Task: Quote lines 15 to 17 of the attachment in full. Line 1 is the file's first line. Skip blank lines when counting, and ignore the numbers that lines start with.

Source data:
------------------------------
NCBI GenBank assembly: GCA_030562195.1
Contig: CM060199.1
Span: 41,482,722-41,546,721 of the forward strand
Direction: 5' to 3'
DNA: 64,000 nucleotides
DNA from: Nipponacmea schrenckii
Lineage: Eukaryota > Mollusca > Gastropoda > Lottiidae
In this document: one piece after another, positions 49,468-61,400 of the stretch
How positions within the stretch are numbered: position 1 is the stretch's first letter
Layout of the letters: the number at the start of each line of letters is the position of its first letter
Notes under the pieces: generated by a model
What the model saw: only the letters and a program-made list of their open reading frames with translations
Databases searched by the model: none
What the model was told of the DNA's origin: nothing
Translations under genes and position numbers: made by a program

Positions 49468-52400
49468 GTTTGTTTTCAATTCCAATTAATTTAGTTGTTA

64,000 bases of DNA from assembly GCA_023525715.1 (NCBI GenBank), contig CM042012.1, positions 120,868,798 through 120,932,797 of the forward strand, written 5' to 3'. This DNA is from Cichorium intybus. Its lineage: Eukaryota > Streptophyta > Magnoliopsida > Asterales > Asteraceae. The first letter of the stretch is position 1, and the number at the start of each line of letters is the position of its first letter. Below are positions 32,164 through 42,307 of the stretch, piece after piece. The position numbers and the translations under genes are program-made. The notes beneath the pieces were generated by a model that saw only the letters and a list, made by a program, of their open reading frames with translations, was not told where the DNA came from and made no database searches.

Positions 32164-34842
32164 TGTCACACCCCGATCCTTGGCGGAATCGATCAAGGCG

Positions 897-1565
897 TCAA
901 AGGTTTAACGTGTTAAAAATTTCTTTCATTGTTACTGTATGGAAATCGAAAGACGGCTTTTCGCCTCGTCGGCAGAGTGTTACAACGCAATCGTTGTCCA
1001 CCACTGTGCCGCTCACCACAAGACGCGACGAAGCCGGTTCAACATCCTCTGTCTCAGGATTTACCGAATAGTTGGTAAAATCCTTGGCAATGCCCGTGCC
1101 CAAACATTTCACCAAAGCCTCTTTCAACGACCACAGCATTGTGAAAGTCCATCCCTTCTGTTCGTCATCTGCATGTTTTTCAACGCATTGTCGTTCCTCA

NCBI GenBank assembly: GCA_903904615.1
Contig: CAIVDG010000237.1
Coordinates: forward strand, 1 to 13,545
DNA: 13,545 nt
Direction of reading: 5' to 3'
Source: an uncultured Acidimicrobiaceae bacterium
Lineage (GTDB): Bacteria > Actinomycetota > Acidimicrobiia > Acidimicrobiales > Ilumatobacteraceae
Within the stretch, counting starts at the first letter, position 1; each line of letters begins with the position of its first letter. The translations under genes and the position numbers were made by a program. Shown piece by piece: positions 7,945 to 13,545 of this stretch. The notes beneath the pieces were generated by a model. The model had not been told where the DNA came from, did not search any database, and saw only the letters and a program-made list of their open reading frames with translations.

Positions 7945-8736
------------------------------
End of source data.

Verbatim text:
Translations under genes and position numbers: made by a program

Positions 49468-52400
49468 GTTTGTTTTCAATTCCAATTAATTTAGTTGTTA